Ex-therapist accused by client loses appeal bid


A former Severna Park sex therapist accused of hypnotizing a client and suggesting that he be the object of her fantasies has lost his bid to regain his social worker's license.

Richard L. Durschlag, who was stripped of his license last year by the Maryland Board of Social Work Examiners, had appealed that decision to the county Circuit Court. But Judge Bruce C. Williams yesterday denied the appeal, ruling that the state board's decision was based on "substantial evidence."

Durschlag, who according to court records had faced no previous disciplinary action in 29 years as a social worker, lost his license last May after the examining board cited him for unethical conduct, based on the client's allegations. The board also ruled he had billed an insurance company for telephone therapy sessions that never took place.

The woman, referred to in court records as "Mrs. A," and her husband went to Durschlag's practice at his home on Robinson Road in Severna Park in January 1988 for counseling to resolve the husband's impotence.

In subsequent session's alone with the woman, the social worker hypnotized her to lead her through "guided sexual imagery" in which Mrs. A imagined herself on a deserted island, usually with her husband, court records show.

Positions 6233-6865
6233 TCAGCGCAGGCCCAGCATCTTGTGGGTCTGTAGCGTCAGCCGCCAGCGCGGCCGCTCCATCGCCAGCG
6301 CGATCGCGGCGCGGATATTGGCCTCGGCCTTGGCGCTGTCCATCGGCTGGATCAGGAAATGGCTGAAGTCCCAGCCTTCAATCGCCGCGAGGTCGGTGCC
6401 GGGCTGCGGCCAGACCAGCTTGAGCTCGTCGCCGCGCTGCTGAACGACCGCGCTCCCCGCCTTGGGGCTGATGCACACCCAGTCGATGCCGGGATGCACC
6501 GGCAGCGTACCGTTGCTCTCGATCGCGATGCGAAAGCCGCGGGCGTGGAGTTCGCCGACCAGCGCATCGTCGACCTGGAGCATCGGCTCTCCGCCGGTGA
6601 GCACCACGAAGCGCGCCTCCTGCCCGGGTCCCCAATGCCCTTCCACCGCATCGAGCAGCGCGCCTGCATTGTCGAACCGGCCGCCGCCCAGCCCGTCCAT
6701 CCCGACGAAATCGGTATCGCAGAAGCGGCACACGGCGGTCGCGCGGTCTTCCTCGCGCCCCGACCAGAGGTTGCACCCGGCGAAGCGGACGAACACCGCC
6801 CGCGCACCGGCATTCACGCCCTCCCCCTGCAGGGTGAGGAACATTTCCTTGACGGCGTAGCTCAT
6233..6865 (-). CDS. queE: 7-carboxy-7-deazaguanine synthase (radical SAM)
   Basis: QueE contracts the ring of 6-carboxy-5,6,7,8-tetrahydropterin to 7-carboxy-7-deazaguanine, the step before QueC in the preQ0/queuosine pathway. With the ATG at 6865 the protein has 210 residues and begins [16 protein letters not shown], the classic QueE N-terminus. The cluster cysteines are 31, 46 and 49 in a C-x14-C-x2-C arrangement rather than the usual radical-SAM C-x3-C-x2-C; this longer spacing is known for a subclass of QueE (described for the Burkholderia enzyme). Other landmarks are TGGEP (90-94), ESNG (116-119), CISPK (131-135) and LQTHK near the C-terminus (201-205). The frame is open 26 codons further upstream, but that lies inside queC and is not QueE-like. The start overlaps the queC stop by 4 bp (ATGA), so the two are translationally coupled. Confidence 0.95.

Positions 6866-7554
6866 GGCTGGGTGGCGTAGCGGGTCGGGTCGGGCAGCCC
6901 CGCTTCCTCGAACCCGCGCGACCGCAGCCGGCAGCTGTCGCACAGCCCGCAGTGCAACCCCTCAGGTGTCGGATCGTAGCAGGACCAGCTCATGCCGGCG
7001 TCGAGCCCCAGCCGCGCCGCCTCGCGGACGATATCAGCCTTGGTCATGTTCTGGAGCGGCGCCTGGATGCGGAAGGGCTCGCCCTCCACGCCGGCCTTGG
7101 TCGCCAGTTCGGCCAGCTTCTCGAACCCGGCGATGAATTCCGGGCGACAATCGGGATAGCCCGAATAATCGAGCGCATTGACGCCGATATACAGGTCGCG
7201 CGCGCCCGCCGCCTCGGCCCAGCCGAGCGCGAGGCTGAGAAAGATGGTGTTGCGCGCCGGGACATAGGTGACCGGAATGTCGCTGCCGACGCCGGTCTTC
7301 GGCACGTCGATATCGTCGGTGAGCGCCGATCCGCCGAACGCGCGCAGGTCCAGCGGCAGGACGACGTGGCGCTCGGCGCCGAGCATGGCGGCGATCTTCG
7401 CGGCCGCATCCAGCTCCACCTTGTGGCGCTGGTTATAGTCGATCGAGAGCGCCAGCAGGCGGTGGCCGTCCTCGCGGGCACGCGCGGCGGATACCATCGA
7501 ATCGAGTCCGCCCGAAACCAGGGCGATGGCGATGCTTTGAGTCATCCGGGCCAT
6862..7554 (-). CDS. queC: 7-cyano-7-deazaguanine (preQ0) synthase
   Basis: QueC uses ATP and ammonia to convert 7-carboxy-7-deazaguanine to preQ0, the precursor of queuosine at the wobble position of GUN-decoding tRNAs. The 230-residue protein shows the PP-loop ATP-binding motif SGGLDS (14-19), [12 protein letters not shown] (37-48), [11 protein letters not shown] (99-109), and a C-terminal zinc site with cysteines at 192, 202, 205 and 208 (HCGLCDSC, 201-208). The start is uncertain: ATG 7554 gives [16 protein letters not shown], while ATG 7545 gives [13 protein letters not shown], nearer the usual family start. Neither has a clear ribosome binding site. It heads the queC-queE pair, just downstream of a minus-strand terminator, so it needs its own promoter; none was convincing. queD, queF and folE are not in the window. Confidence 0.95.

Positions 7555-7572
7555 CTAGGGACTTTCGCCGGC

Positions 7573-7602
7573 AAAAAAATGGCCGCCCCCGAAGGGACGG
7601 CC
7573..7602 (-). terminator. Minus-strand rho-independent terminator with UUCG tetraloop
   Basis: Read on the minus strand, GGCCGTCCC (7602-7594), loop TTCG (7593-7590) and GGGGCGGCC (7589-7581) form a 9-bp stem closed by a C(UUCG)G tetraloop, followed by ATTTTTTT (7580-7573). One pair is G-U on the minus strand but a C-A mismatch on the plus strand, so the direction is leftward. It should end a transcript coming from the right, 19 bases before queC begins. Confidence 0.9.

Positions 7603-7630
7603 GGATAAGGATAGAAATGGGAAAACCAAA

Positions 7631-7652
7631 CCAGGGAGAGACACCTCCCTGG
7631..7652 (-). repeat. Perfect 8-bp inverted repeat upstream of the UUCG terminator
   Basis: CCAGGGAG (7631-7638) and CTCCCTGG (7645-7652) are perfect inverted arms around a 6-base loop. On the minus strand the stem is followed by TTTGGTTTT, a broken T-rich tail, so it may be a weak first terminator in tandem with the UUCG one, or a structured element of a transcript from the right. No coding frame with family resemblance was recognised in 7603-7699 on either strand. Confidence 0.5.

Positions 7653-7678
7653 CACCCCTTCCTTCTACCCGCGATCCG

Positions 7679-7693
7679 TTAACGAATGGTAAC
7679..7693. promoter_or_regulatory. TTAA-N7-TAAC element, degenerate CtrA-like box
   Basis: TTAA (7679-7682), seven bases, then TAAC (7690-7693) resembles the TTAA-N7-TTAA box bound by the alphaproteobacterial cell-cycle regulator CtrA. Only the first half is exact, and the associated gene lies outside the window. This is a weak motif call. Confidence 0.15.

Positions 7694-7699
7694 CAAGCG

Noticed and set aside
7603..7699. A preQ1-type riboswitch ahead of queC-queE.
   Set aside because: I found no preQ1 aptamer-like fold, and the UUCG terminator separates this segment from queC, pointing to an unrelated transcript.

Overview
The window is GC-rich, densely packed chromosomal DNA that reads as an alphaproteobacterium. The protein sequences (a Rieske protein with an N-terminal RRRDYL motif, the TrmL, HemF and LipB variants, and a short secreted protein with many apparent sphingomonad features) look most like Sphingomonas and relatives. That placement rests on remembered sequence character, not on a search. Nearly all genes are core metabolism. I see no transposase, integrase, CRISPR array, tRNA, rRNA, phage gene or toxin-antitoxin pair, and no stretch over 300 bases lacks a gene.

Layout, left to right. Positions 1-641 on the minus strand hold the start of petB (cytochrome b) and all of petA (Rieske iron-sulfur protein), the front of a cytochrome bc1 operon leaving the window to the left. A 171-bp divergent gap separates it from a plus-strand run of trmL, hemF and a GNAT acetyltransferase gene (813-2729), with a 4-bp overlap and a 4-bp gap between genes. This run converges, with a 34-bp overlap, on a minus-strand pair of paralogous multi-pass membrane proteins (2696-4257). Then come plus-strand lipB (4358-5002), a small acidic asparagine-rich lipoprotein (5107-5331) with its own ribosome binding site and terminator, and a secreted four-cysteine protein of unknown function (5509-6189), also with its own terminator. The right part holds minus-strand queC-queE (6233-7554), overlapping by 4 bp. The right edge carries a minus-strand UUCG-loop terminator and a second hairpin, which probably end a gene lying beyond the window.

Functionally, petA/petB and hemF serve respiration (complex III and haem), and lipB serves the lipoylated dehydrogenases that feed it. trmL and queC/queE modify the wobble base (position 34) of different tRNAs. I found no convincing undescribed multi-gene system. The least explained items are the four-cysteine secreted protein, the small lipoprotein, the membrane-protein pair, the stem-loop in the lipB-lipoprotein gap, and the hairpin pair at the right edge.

But during a March 23, 1988 session, Durschlag suggested that he was on the island with Mrs. A and told her "now you're caressing my legs and you're feeling real affectionate," court records show.

At another session two weeks later, he replaced the husband with himself in the fantasies and described her performance of an oral sex act upon him. He told her that upon awakening she would feel "sexually erotic" and would want to commit the act upon him, court records show.

After Mrs. A declined to have sex, Durschlag apologized, saying, "It's just that you exude sex," the woman testified before the board.

Mrs. A did not return to Durschlag for counseling. She told her husband of the incident three months later.

In fighting to regain his license, the social worker's lawyers argued that testimony about events during or immediately after hypnosis is not reliable because the witness has a distorted view of reality.

Durschlag, who has moved to Florida to live with his daughter, could not be reached yesterday for comment.

In a March 12 letter to Judge Williams maintaining his innocence, he said the ordeal has "destroyed his life" and left his family bankrupt.

"I didn't believe it could happen in the United States of America. A woman can ruin any man just by accusing him. No proof. Just the accusation," he wrote. "If this woman was out to ruin me, for whatever her reasoning was, she has done one hell of a good job."

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